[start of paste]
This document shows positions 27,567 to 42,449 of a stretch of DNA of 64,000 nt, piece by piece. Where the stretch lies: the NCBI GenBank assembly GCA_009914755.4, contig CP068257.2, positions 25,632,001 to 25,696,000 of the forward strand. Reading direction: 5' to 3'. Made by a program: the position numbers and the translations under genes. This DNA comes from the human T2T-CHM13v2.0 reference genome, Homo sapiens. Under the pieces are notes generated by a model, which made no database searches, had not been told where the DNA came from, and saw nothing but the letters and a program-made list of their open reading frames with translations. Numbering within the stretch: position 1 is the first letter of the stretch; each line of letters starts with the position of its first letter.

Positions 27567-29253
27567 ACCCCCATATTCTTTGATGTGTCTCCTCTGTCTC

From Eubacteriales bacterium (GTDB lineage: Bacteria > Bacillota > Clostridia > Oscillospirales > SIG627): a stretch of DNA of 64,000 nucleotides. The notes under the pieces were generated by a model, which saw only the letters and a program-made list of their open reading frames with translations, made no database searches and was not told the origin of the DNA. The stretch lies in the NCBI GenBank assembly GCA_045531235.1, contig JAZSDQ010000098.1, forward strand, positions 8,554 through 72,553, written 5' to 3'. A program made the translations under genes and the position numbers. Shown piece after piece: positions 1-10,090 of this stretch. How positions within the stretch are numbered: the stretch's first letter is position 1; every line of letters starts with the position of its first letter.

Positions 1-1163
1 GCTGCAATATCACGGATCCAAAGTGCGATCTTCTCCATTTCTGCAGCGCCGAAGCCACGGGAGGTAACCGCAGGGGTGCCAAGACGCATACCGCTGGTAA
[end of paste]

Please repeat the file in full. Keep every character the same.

This document shows positions 27,567 to 42,449 of a stretch of DNA of 64,000 nt, piece by piece. Where the stretch lies: the NCBI GenBank assembly GCA_009914755.4, contig CP068257.2, positions 25,632,001 to 25,696,000 of the forward strand. Reading direction: 5' to 3'. Made by a program: the position numbers and the translations under genes. This DNA comes from the human T2T-CHM13v2.0 reference genome, Homo sapiens. Under the pieces are notes generated by a model, which made no database searches, had not been told where the DNA came from, and saw nothing but the letters and a program-made list of their open reading frames with translations. Numbering within the stretch: position 1 is the first letter of the stretch; each line of letters starts with the position of its first letter.

Positions 27567-29253
27567 ACCCCCATATTCTTTGATGTGTCTCCTCTGTCTC

From Eubacteriales bacterium (GTDB lineage: Bacteria > Bacillota > Clostridia > Oscillospirales > SIG627): a stretch of DNA of 64,000 nucleotides. The notes under the pieces were generated by a model, which saw only the letters and a program-made list of their open reading frames with translations, made no database searches and was not told the origin of the DNA. The stretch lies in the NCBI GenBank assembly GCA_045531235.1, contig JAZSDQ010000098.1, forward strand, positions 8,554 through 72,553, written 5' to 3'. A program made the translations under genes and the position numbers. Shown piece after piece: positions 1-10,090 of this stretch. How positions within the stretch are numbered: the stretch's first letter is position 1; every line of letters starts with the position of its first letter.

Positions 1-1163
1 GCTGCAATATCACGGATCCAAAGTGCGATCTTCTCCATTTCTGCAGCGCCGAAGCCACGGGAGGTAACCGCAGGGGTGCCAAGACGCATACCGCTGGTAA